A third party joining us at this moment, we dropped the subject of Miss Harvey. But, enough had been said to make me observe her closely during the evening.
The opening line of Moore's charming lyric, "Rich and rare were the gems she wore," kept chiming in my thoughts, whenever I glanced towards her, and saw the glitter of her diamonds. Yet, past the gems my vision now went, and I searched the fair girl's countenance for the sparkle of other and richer jewels. Did I find them? We shall see.
"Helen," I heard a lady say to Miss Harvey, "is not that Mary Gardiner?"
"I believe so," was her indifferent answer.
"Have you spoken to her this evening?"
"Mary Gardiner and I were never very congenial. We have not been thrown together for some time; and now, I do not care to renew the acquaintance."
I obtained a single glance of the young lady's face. It was proud and haughty in expression, and her eyes had in them a cold glitter which awoke in me a feeling of repulsion.
"I wish you were more congenial," the lady said, speaking partly to herself.
"We are not, aunt," was Miss Harvey's reply; and she assumed the air of one who felt herself far superior to another with whom she had been brought into comparison.
"The gems do not correspond, I fear," said I to myself, as I moved to another part of the room. "But who is Miss Gardiner?"
In the next moment, I was introduced to the young lady whose name was in my thought. The face into which I looked was of that fine oval which always pleases the eye, even where the countenance itself does not light up well with the changes of thought. But, in this case, a pair of calm, deep, living eyes, and lips of shape most exquisitely delicate and feminine — giving warrant of a beautiful soul — caused the face of Miss Gardiner to hold my vision as by a spell. Low and very musical was her voice, and there was a discrimination in her words, which lifted whatever she said above the common-place, even though the subjects were of the hour.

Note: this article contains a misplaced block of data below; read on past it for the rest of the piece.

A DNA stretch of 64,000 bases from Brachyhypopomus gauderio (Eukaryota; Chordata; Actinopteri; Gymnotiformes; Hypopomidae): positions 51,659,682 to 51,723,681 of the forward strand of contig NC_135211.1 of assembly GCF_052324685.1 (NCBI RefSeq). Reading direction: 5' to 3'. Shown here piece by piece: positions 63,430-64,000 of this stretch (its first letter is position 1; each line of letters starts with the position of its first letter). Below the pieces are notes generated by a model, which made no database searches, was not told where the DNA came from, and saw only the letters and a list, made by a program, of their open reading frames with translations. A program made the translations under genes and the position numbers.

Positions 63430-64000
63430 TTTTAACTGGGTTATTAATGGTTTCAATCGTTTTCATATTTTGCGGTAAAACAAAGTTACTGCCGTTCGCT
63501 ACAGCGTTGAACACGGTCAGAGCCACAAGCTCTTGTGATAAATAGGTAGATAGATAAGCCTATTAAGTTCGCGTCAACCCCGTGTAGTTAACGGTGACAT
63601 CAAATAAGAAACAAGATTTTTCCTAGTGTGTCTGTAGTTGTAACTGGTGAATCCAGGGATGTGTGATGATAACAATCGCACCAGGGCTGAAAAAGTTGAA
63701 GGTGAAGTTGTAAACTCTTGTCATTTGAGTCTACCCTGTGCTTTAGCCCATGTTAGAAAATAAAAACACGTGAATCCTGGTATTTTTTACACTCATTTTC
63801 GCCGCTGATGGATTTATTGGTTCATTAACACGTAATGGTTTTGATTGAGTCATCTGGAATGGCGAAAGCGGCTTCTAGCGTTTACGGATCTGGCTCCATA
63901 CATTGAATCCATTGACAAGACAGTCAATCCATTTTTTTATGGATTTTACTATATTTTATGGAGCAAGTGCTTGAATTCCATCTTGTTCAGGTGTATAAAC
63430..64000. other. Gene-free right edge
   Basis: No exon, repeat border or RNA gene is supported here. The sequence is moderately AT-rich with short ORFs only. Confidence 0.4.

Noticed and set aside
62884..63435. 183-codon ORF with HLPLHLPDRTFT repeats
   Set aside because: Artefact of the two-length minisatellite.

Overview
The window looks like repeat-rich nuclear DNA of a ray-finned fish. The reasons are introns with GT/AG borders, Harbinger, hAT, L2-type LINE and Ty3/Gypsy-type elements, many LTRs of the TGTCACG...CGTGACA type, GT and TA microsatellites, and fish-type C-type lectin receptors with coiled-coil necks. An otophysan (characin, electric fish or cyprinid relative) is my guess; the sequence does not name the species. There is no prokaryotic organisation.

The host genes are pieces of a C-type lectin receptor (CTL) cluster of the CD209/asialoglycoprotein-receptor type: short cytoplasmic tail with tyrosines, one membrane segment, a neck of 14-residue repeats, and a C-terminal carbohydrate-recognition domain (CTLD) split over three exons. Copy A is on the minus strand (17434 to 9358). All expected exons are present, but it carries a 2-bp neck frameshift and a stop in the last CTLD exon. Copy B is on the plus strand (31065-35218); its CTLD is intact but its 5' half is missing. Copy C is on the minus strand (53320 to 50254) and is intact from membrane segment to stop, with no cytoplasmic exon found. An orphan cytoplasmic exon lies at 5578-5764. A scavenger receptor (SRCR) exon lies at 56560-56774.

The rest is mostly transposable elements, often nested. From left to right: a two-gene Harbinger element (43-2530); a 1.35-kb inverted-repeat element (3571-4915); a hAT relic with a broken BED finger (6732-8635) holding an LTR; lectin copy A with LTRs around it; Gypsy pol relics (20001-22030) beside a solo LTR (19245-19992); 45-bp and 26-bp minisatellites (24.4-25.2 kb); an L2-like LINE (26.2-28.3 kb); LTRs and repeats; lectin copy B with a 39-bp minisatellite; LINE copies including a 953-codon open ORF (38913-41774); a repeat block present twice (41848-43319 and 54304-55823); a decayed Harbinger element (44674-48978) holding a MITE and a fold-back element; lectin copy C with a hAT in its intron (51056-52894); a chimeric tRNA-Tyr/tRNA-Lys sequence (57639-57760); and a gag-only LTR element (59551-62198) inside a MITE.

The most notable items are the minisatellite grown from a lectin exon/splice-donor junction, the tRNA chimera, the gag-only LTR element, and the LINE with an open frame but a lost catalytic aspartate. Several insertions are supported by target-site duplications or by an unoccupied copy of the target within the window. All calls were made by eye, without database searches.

I do not remember how long it was after my introduction to Miss Gardiner, before I discovered that her only ornament was a small, exquisitely cut cameo breast-pin, set in a circlet of pearls. There was no obtrusive glitter about this. It lay more like an emblem than a jewel against her bosom. It never drew your attention from her face, nor dimmed, by contrast, the radiance of her soul-lit eyes. I was charmed, from the beginning, with this young lady. Her thoughts were real gems, rich and rare; and when she spoke, there was the flash of diamonds in her sentences; not the flash of mere brilliant sayings, like the gleaming of a polished sword, but of living truths, that lit up with their own pure radiance, every mind that received them.
Two or three times during the evening, Miss Harvey, radiant in her diamonds — they cost twenty-two hundred dollars — the price would intrude itself — and Miss Gardiner, almost guiltless of foreign ornament, were thrown into immediate contact. But Miss Gardiner was not recognized by the haughty wearer of gems. It was the old farce of pretense, seeking, by borrowed attractions, to outshine the imperishable radiance of truth. I looked on, and read the lesson her conduct gave, and wondered that any were deceived into even a transient admiration. "Rich and rare were the gems she wore," but they had in them no significance as applied to the wearer. It was Miss Gardiner who had the real gems — as beautiful as charity, and as pure as eternal truth. She wore them with a simple grace, which charmed every beholder who had eyes clear enough from earthy dust and smoke, to see them.
I never meet Miss Harvey, that I do not think of the pure and heavenly things of the mind to which diamonds correspond, nor without seeing some new evidence that she wears no priceless jewels in her soul.